From overproducing expensive bikes to spending millions on acquiring customers for a product only purchased once a decade, D2C brands have experienced countless growing pains in recent years. We identify the lessons to be learned from major D2C brands that dug themselves into a hole.
Direct-to-consumer (D2C) brands have pulled off some amazing feats.
Imagine getting shoppers excited about buying a plain white t-shirt — or convincing customers to cheerfully post videos of themselves unboxing a mattress.
These “digitally native” brands, typically made by and for millennials, promised to invigorate tired industries and disrupt giants by cutting out the middlemen: retailers. To achieve this, they relied on lavish VC funding, robust digital channels, and potent branding that included minimalist aesthetics, a friendly customer-facing voice, and an obsession with details like packaging to elevate the customer experience.
The D2C narrative has captivated investors and consumers over the past decade, resulting in billion-dollar valuations and record-setting exits. At just 5 years old, stylish yet affordable eyewear brand Warby Parker reached a $1.2B valuation to earn its unicorn horn. In 2017, urban menswear brand Bonobos successfully exited upon being acquired by retail giant Walmart for $310M.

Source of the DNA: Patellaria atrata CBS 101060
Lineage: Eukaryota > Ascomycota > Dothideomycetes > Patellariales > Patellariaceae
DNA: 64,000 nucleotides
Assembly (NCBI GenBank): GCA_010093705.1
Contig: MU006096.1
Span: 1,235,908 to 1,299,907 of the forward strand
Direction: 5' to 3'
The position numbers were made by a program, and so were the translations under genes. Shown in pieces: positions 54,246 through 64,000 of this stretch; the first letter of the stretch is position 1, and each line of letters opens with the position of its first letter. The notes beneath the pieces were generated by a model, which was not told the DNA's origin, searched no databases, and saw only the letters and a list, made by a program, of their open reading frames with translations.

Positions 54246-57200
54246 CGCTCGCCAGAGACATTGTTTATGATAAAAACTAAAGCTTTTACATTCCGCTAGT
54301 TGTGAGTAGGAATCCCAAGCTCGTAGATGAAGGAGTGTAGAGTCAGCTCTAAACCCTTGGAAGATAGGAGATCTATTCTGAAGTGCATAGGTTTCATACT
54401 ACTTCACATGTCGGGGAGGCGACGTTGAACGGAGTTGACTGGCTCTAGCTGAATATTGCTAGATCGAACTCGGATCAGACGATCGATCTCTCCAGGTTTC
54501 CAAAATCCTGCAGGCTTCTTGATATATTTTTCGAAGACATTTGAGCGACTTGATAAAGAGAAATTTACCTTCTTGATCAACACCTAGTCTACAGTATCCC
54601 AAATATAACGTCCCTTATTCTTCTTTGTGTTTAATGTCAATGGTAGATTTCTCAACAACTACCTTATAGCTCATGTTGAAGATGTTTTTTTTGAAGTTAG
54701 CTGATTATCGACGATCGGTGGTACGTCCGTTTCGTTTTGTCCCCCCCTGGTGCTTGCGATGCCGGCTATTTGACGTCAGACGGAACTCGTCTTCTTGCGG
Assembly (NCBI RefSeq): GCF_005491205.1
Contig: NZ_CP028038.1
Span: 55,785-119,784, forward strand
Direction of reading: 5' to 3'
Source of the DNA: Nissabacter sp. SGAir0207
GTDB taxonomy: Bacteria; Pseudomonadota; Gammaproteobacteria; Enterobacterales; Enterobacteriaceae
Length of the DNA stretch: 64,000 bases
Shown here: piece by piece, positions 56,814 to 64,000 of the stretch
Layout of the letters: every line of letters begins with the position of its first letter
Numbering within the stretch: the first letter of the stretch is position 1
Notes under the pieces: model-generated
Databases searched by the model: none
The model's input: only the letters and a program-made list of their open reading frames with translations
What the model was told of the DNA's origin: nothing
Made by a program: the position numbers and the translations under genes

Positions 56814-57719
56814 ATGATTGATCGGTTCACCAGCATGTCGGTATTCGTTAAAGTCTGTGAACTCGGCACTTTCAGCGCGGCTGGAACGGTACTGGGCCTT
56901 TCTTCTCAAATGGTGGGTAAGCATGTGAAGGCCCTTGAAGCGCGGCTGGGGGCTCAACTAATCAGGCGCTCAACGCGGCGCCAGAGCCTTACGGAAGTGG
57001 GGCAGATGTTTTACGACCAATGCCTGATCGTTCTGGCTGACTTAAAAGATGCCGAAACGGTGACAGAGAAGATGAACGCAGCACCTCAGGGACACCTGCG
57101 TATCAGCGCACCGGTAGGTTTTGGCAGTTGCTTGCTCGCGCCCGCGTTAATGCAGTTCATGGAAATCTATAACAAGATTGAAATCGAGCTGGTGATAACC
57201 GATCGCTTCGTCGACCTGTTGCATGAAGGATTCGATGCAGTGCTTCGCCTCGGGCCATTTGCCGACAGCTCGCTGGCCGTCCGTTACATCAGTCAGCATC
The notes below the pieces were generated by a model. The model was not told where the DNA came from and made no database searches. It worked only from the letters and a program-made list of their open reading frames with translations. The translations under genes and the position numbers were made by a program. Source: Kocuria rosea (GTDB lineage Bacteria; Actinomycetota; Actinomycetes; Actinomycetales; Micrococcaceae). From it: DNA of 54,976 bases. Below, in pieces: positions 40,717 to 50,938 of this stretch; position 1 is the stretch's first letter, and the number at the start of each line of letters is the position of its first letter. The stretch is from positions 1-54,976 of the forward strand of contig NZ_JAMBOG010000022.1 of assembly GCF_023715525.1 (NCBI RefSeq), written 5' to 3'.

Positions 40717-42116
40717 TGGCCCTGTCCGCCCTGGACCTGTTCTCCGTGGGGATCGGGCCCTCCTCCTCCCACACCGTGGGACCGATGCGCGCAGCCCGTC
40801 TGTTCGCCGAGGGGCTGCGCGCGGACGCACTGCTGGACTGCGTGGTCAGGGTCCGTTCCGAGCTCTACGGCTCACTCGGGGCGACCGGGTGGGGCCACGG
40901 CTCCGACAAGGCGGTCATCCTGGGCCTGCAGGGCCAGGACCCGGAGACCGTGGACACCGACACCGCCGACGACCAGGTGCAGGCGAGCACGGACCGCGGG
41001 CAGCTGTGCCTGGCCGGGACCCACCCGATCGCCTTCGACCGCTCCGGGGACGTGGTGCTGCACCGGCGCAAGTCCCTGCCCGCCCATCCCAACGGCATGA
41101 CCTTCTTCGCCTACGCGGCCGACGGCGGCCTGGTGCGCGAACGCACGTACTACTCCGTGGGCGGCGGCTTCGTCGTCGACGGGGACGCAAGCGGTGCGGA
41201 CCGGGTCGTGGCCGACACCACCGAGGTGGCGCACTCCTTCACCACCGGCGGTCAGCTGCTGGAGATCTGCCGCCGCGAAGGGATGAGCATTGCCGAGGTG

But success is maintained, not achieved, and despite their early wins, many D2C brands have grappled with losing valuation, failing to turn a profit, or shutting down altogether.
In this report, we look at some of the underlying factors making D2C life more difficult. We also analyze the struggles of 5 major D2C brands to learn what can go wrong — and better understand how to avoid the same pitfalls.
Table of contents
- Why D2C brands are turning to retailers as middlemen
- Lesson #1: Figure out how you’ll turn a profit before spending lavishly on customer acquisition (Casper)
- Lesson #2: Hedge your bets when consumer demand is in flux (Peloton)
- Lesson #3: Don’t abandon your value proposition when expanding (Dollar Shave Club)
- Lesson #4: Novelty is no substitute for a strong business model (Brandless)
- Lesson #5: Don’t assume that company culture won’t affect sales (Away)